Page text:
Mexican: Where do you come from today?
    Nicolai: Tapachula.
    Mexican: Wow, how long has it taken?
    Nicolai: 5 hours.
    Mexican: Isn’t it boring?
    Nicolai: No, it’s never boring. I have my music and my thoughts.
    Mexican: Isn’t it hard then?
    Nicolai: Yes, it is. Gotta go.
    Mexican: Have a great trip.
    Nicolai: Thank you, sir.

    Poor boy!

    After 107 km cycling I should have some 25 km to go to Pijijiapan. But a heartbraking road sign says there is still 38 km (which ends up being 42). That news does more evil than one might think.

    Rural Chiapas.

    But I reach the town, whose name has five letters in line with dot above (i and j). Any higher? Fjumse you run yourself too hard now, a voice in me tells me several times.
    I look like a skull and feel more dead than alive when I arrive in town and find Hotel Sabrina. 149 km today. The young hotel maid looks somewhat scared off by the sight of me. I try – despite the total lack of energy – to assure her that I’m okay that I am human all right. But it is hard to hide that I have rarely been so physically exhausted. My eyes seem strangely hollow, the body is flaccid and my trance-like head kicks on maximum 2 cylinders.

    Sunset over Chiapas, Mexico.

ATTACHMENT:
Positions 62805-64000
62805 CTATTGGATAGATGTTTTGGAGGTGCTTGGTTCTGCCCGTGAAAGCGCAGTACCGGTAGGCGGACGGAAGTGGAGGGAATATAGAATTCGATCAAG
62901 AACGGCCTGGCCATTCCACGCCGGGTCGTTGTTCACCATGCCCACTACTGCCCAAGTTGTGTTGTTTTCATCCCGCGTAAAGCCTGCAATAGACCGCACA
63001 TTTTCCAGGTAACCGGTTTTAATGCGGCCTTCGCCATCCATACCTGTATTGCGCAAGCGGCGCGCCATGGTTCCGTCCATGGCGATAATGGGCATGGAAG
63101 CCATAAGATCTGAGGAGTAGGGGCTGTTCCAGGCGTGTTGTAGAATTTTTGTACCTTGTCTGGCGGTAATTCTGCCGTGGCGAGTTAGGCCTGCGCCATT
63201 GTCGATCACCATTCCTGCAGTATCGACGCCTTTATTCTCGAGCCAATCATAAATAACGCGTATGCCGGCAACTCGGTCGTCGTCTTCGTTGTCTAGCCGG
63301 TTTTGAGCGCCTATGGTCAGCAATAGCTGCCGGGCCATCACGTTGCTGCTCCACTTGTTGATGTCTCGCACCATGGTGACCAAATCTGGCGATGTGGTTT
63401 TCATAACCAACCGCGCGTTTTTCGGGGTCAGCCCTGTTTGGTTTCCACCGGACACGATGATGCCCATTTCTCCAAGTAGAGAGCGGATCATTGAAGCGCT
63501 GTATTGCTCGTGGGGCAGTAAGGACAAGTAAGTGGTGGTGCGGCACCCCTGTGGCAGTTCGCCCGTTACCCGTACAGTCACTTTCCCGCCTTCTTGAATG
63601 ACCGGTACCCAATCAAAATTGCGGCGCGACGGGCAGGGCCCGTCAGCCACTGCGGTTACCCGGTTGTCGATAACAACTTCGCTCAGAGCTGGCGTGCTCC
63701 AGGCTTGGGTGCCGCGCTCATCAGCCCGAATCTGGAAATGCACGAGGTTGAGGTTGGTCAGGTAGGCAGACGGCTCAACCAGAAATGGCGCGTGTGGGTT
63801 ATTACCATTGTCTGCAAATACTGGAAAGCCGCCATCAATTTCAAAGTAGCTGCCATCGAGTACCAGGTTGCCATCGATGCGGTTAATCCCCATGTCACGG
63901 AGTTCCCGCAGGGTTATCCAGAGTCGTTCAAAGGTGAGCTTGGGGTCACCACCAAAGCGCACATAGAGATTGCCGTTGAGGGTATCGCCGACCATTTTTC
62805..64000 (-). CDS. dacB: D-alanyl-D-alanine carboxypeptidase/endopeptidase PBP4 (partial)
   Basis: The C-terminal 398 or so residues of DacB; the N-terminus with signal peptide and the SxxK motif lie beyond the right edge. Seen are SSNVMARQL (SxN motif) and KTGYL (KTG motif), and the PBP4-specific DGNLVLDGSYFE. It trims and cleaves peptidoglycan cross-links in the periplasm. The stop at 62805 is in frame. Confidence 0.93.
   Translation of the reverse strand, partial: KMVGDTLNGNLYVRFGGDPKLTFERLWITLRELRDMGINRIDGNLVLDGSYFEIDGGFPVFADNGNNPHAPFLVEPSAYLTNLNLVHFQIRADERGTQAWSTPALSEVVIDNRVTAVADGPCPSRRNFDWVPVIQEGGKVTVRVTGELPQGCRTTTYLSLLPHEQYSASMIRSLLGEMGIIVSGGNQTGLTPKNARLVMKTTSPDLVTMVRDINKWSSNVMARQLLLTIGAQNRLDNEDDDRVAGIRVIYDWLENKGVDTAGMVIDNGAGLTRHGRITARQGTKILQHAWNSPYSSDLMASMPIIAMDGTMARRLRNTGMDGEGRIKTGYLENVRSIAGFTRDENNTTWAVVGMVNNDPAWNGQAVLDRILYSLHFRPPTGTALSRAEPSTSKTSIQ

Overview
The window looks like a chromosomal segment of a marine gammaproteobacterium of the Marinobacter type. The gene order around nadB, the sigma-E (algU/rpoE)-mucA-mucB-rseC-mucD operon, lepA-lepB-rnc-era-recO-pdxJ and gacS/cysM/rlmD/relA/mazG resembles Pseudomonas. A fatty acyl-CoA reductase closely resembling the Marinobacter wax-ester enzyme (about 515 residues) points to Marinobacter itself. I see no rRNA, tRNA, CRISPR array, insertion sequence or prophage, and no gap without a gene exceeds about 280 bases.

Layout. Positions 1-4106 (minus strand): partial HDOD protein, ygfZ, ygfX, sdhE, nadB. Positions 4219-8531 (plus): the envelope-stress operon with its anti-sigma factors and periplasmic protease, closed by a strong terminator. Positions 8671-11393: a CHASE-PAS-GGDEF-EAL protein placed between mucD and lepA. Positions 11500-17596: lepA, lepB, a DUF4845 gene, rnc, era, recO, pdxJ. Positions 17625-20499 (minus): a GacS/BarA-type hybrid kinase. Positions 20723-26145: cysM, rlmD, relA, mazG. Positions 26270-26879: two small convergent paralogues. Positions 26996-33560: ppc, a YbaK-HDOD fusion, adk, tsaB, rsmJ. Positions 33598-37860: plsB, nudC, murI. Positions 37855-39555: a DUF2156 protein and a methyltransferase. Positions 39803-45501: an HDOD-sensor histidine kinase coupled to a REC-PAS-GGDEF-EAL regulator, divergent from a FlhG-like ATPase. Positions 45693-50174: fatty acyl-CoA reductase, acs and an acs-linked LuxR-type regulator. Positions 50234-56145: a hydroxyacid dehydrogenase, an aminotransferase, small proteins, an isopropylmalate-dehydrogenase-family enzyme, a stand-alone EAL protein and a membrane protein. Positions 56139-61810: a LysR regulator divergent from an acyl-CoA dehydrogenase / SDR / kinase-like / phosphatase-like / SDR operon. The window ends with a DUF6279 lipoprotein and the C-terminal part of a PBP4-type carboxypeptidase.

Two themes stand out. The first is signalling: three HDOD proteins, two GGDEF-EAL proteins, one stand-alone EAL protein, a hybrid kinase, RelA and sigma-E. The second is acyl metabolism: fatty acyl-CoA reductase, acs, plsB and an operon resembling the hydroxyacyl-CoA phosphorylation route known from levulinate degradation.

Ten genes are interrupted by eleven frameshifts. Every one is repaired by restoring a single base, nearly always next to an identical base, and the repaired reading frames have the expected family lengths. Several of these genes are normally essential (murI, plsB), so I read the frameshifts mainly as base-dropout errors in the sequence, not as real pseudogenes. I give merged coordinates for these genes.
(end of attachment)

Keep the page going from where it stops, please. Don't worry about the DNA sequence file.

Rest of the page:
You can buy this day here – and become a part of the WT Hall of Fame 🙂

    On this day..


    8 Responses to “Day 1.103 – A Mental Paradigm Shift…”

    1. Patricia Villa-Alta Says:

      It’s really excruciating to read how one small incident like a flat tire can really become a very dangerous situation. I truly admire what you’re doing. Even if there is always some price to pay, I guess if you love whta you do, you do it out of love, and there is no “sacrifice…”

      And if it’s only true what you have said many times, that the only thing stopping us is us, you may just inspire me and many others to try it some time. Maybe the world will be a better place afterwards 🙂

    2. Claire Says:

      man days like that suck balls but you will definitely remember it. if only the mangoes came after the shit it would seem so different!!